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Astronaut Nick Hague says there was no time to panic

“Training really takes over … training for every scenario that they can think of, and this is one of those,” Hague said.
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NASA astronaut Nick Hague — days after he was forced to make an emergency, ballistic descent — said Tuesday he didn’t have any time to panic as his journey went haywire and could have ended in tragedy.

Hague told NBC News that as soon as warning lights alerted him and Russian cosmonaut Alexey Ovchinin to abort on Thursday, their minds automatically went to a checklist of life-or-death tasks.

“Training really takes over … training for every scenario that they can think of, and this is one of those,” Hague said. “And you realize the thing you can do to help yourself the most is to stay calm and execute the procedures as a team.”

It was supposed to be Hague’s first voyage to space, as he and Ovchinin were trying to reach the International Space Station atop a Soyuz booster rocket.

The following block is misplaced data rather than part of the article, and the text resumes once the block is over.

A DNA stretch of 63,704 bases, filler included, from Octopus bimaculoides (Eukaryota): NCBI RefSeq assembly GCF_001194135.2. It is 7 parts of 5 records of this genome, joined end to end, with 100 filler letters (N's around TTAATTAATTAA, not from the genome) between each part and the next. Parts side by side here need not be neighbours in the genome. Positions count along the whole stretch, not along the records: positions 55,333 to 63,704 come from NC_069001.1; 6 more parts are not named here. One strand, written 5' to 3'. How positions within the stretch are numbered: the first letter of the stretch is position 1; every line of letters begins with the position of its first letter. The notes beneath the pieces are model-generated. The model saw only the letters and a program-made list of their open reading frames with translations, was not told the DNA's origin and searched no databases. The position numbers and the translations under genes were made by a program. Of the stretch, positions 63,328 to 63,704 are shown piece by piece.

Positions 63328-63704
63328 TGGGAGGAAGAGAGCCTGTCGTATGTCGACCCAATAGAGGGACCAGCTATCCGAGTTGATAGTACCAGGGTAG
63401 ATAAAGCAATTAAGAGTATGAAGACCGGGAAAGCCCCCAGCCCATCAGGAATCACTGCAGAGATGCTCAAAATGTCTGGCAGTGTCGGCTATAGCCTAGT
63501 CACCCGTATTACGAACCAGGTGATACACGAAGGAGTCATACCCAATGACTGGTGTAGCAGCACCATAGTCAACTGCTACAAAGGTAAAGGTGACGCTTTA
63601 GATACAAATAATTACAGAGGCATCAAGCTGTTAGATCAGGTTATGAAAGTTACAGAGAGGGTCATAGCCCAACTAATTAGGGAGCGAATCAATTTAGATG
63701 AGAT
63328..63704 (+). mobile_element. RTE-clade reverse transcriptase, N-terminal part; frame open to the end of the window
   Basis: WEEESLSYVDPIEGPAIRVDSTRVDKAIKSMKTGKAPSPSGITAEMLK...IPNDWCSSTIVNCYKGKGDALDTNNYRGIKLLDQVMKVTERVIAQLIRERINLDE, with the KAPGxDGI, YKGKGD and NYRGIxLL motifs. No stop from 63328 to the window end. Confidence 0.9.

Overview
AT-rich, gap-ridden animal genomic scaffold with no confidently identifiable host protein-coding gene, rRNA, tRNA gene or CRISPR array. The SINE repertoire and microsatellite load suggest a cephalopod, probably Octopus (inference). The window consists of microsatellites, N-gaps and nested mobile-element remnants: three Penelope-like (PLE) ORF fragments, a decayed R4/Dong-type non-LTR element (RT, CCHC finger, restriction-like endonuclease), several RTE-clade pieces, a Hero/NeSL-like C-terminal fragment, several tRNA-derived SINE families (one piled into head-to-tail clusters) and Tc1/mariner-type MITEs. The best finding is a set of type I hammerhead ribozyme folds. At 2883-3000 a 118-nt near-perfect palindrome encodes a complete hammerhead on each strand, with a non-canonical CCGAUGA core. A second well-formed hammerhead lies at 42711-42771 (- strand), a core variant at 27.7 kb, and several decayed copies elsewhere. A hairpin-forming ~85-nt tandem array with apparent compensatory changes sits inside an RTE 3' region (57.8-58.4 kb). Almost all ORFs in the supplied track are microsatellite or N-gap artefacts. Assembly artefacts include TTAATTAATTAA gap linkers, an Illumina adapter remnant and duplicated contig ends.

“I imagined that my first trip to outer space was going to be a memorable one,” he said. “I didn’t expect it to be quite this memorable.”

He gave all credit to his flight partner, who led the way once they learned of the booster failure and guided them to the successful hard landing in the Kazakh countryside.

“So I have to give kudos to my commander, Alexey Ovchinin. He’s a seasoned, veteran cosmonaut," Hague said. "As we were going through all of this, he was able to tell me what’s normal, what’s not normal."

While navigating their capsule back to earth, Hague kept his eyes glued to the window, hoping for a safe landing.

“Were we going to end up landing on water? Were we going to be on the Steppes of Kazakhstan?” he said. “Luckily for us, it was smooth flat terrain. It worked out as a pretty smooth landing.”

Nick Hague greets family members upon the arrival at Baikonur airport
Nick Hague greets family members, after the "Soyuz" spacecraft made an emergency landing following a failure of its booster rockets, upon the arrival at Baikonur airport, Kazakhstan, on Oct. 11, 2018.Roscosmos / via Reuters

Once Hague was back on earth, he was plagued by one last technological failure — in the form of voicemail.

The 43-year-old Air Force veteran used a satellite phone to call his wife, but she didn’t pick up.

“It went to voicemail so now she’s got a voicemail she can keep as a memento for the rest of her life,” he laughed. “I told her I was fine and it was one wild ride.”

Despite the failed trip, Hague said he’s looking forward to blasting off again: “Absolutely, I’m ready to fly.”